Data Examination Part-1: Graphical Examination

You all must have watched many detective films or must have read detective novels in which the tiniest idea or evidence or fact which no one cares to notice in the beginning turns out to be the major element of protagonist’s muddle at the end.
I am sharing this from my hands-on experience as Data Science practitioner that there were numerous similar instances in my journey where I got the data and I didn’t examine it in the proper way in the inception phase or I didn’t examine it altogether just because I was more tempted to apply the machine learning algorithms ASAP thus, paying huge penalty at the end. My results were crappy and I had no clue what led up to it. When you are short of time the worst begins when you start looking for answers in the wrong directions.
It took me a hell of a time to understand what the causes were and I am too excited to share some proven strategies with you, which if applied correctly will never put you in the position which I have just mentioned above.


Whenever you embark to solve Bussiness problem which has data in it, your first liability ever is to understand the problem. This is the most most most important thing to do because if you fail to do that, no matter how much hard work you put into it you are destined to fail.
When you get a crystal clear image of what the problem is, now it is time to dig your hands into data and to examine everything about it. Is it in accordance with the problem? Does it have a missing data? If yes, to what extent? Does it have outliers? All such sorts of questions you should ask in the very initial stages. By doing this you will be having two gains-
1. You will get the basic understanding of each variable and what sort of relationship do variables share among themselves.
2. What sort of statistical characteristics your data has.

As data starts to get bigger and bigger with the huge number of variables within it, it starts to become more difficult for any researcher to analyze it to form a proper understanding without any lapse. With so many digits, type of variables and variables whose names no one has ever heard of, getting insight from statistics is not only difficult but boring too. Graphical representation of data is a boon which has a divine knack in it that can tell anything about the data, variables and the relationship among variables.

In this post, I will tell you how you can examine your data graphically. To make it painless I will divide it into three parts and then address it.

1. The shape of the distribution-

The most idiot-proof way to understand any metric is to understand the shape of its distribution and you can establish that with simple HISTOGRAM. Yes, you read it right, a simple histogram will tell you everything you need to know about the distribution of the metric and the best part being, it never discriminates variables. Continuous or Categorical all are welcome.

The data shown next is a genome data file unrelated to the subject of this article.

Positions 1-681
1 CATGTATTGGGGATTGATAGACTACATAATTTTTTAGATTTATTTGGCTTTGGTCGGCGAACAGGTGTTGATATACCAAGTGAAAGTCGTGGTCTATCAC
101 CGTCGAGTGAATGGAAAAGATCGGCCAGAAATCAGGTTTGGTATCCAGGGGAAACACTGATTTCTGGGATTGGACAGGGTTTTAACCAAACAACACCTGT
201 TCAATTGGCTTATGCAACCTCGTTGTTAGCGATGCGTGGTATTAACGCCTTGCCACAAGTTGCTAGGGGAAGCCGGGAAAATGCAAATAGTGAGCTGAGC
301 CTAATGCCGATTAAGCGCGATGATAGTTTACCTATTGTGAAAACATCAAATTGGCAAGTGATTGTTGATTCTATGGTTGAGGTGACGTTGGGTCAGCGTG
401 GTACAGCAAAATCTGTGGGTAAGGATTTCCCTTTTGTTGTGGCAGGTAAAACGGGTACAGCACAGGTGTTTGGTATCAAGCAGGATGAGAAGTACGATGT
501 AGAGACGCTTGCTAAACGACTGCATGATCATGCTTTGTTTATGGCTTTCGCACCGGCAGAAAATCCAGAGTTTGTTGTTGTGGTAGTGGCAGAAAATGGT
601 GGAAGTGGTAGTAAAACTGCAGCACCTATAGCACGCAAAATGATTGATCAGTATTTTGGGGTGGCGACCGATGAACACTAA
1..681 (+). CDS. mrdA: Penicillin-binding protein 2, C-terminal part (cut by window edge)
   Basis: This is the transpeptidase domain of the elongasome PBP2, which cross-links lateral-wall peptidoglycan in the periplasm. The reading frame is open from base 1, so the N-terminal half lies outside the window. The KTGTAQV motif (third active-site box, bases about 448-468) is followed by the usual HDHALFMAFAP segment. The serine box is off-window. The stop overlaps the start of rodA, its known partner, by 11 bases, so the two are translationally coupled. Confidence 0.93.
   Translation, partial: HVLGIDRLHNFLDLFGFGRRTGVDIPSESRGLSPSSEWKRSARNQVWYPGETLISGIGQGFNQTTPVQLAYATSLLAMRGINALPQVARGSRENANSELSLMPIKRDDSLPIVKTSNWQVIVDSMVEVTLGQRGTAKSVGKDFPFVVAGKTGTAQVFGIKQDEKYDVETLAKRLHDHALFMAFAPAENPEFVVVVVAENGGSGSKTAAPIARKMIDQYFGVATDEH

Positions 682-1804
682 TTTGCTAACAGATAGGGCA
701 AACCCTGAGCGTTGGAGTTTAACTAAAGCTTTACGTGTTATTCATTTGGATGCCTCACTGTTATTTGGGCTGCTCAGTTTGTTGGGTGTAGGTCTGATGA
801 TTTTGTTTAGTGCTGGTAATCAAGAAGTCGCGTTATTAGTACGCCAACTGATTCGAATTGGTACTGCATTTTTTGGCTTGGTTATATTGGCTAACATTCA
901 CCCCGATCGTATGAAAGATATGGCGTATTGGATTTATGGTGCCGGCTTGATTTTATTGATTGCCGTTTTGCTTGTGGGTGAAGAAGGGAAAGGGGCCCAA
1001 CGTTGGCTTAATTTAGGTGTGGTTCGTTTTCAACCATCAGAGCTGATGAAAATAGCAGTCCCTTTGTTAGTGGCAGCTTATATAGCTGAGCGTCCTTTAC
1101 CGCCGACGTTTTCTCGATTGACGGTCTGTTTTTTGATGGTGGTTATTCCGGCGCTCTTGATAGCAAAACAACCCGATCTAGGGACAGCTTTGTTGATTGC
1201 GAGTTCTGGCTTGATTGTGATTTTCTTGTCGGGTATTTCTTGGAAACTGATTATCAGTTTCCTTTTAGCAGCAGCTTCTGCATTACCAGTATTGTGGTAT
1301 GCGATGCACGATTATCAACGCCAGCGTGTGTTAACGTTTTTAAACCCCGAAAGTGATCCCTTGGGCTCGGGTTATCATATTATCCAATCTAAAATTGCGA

In just a matter of few seconds, you will have information such as whether it is a normal distribution or not and certainly about the skewness.

2. Examine the relationship between variables(continuous)-
After understanding each important metric you thought of, the next logical step would be to understand the nature of the relationship between those metrics.
If you want to understand the relationship between two variables use scatter-plot with the line of best fit enabled and if you want to understand what sort of relationship variables shares with all other variables use scatter-plot matrix.
Scatter plot matrix will also tell you about the correlation among variables, which is the best thing to know when you are on the quest of how strong or weak they are among themselves.

3. Examining Group Differences-
I want you to imagine two variables. First being DAY and TOTAL_BILL being the second.
DAY being a categorical feature and TOTAL_BILL a continuous one using a scatter plot to understand the relationship between these two would not be a good idea (Homework- Draw a scatter plot b/w a categorical and continuous variable). Using a BOX PLOT instead would be a great idea.

I hope you that you find this post helpful, thank you for reading.


Photo by paultom2104

About the author

Harsh Bhojwani

Hi, I'm Harsh Bhojwani, an aspiring blogger with an obsession for all things related to Data Science. This blog is dedicated to helping people learn Data Science.

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